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    I was thinking more about k8s for desktop usage (as a qubes-os like mechanics) when I saw the title, but then:

    >rancher desktop
    *looks at github sidebar*
    >typescript 35%, js 18%, vue 18%

    Don’t do that, don’t give me hope.

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      Yeah, I think this is more interesting for developers that need to package for Kubernetes, like myself sometimes. And yes, for the reason you point out it’s probably not something you’ll want to have running all the time.

      It also remains to be seen if this actually adds that much convenience over just using K3s on your machine, and opening up Lens (also an Electron monstrosity) only when needed.

      In fact, I kind of wonder why people like to go for Electron for these kinds of tools, over running a web service inside the local Kubernetes solution that you can open in a better browser.

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        Sensing some confusion on what this is (but by all means let me know if I am wrong!):

        This is for replacing Docker Desktop (eg run docker/k8s locally on your Mac/Windows box, usually for development purposes) and not really for running production workloads. It has a UI because Docker Desktop has a UI, but really what this does is implement a specialized Linux VM (using Qemu/Lima) for running containers locally.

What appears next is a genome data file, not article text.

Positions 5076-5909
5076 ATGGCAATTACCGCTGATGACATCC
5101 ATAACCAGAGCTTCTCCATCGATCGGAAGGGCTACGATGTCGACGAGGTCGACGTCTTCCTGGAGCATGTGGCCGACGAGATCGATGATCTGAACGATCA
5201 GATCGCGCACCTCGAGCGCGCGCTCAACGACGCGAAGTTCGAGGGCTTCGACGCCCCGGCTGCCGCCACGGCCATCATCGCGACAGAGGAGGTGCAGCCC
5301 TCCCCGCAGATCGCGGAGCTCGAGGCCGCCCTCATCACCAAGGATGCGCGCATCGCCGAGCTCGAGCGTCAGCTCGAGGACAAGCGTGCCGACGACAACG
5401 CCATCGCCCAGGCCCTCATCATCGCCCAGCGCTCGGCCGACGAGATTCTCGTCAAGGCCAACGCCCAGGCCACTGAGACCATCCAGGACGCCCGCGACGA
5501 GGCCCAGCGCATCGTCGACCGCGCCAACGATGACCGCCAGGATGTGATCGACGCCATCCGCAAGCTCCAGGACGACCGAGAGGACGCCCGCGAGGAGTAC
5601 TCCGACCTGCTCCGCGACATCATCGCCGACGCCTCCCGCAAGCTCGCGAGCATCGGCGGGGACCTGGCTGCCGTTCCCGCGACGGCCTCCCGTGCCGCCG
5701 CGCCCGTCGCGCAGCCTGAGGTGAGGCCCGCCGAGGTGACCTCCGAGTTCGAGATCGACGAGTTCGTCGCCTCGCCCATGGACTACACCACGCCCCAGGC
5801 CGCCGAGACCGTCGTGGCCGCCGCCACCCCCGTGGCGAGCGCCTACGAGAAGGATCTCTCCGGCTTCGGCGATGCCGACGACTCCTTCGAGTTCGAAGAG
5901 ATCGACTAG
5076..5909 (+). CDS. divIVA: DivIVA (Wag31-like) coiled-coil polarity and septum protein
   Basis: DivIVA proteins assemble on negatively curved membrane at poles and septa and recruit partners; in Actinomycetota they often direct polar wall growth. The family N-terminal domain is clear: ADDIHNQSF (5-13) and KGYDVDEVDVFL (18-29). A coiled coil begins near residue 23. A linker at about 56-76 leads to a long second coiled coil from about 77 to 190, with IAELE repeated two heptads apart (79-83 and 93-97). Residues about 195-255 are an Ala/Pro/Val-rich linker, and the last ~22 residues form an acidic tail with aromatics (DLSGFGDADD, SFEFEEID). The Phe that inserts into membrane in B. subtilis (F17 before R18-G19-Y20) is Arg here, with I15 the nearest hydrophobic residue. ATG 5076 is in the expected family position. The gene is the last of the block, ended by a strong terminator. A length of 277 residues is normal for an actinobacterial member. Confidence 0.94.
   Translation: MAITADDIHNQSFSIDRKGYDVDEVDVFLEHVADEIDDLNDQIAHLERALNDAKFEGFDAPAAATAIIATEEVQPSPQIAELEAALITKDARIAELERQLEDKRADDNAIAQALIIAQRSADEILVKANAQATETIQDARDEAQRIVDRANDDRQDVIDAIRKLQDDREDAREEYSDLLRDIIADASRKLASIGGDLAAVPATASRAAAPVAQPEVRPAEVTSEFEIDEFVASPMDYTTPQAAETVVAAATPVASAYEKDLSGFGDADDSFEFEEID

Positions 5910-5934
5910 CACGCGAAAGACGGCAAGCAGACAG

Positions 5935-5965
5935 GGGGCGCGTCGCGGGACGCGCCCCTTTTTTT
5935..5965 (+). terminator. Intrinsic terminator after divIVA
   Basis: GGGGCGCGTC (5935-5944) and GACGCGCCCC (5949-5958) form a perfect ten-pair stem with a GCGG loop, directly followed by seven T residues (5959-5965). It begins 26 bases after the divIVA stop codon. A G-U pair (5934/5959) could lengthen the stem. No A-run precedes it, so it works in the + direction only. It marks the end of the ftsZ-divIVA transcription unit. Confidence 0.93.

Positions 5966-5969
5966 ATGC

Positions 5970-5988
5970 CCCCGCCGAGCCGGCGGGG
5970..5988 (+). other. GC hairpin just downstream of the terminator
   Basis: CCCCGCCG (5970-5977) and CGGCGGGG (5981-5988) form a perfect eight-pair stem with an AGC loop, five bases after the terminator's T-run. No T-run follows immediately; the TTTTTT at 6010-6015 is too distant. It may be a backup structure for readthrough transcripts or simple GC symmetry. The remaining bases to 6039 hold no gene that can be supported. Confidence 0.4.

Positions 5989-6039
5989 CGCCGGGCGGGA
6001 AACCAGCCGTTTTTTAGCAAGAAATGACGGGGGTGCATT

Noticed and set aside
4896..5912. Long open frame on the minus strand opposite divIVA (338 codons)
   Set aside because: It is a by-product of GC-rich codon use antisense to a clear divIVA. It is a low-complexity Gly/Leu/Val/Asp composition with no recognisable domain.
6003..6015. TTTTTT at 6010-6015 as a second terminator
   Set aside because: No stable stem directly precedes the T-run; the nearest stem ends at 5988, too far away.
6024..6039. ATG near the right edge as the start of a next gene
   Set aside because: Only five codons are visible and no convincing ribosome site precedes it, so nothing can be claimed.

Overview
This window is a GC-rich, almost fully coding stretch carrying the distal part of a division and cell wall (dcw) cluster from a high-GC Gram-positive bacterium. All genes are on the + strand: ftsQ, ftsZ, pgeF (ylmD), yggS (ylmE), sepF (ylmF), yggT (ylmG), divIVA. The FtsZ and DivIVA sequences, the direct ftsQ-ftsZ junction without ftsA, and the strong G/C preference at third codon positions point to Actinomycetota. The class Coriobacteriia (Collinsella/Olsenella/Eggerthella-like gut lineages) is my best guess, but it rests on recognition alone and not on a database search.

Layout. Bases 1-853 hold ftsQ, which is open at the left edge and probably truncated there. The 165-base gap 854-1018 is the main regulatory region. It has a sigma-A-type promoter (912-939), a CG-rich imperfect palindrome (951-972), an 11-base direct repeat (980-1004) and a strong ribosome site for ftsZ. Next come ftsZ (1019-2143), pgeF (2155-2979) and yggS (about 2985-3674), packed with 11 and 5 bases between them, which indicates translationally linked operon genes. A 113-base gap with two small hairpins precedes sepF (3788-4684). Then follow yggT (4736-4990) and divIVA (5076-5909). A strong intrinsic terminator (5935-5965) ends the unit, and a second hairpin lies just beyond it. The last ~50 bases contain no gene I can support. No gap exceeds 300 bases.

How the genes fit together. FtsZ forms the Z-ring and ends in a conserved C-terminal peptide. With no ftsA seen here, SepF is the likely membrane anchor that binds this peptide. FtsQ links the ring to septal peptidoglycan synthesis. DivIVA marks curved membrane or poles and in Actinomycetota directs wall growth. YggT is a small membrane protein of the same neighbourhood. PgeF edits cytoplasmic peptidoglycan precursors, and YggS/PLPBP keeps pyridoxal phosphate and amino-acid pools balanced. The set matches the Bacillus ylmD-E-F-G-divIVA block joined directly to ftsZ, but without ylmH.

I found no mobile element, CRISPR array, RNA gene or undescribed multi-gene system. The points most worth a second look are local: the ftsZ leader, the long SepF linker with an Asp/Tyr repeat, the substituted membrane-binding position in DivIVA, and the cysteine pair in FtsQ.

But at $DAYJOB this was not considered ‘production’ ready and so they are ponying up the License fees for Docker this year.

        Me? I’ve been meaning to experiment with Nix on Mac as a way of doing isolated envs, since even though we run k8s locally, there are substantial differences between dev and prod anyways and docker/k8s for dev seem to not work all that well in practice , requiring all sorts of effort and drama around working around the limitations they present (hence: devspace, Telepresence, skaffold, etc).

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          But at $DAYJOB this was not considered ‘production’ ready and so they are ponying up the License fees for Docker this year.

          I got an email about that as well, and I just laughed wondering how they planned to enforce this…I guess they could just troll large companies for the biggest payouts, but it seemed like a real “nickel-and-dime” thing to do.

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            They can learn from oracle and their license audits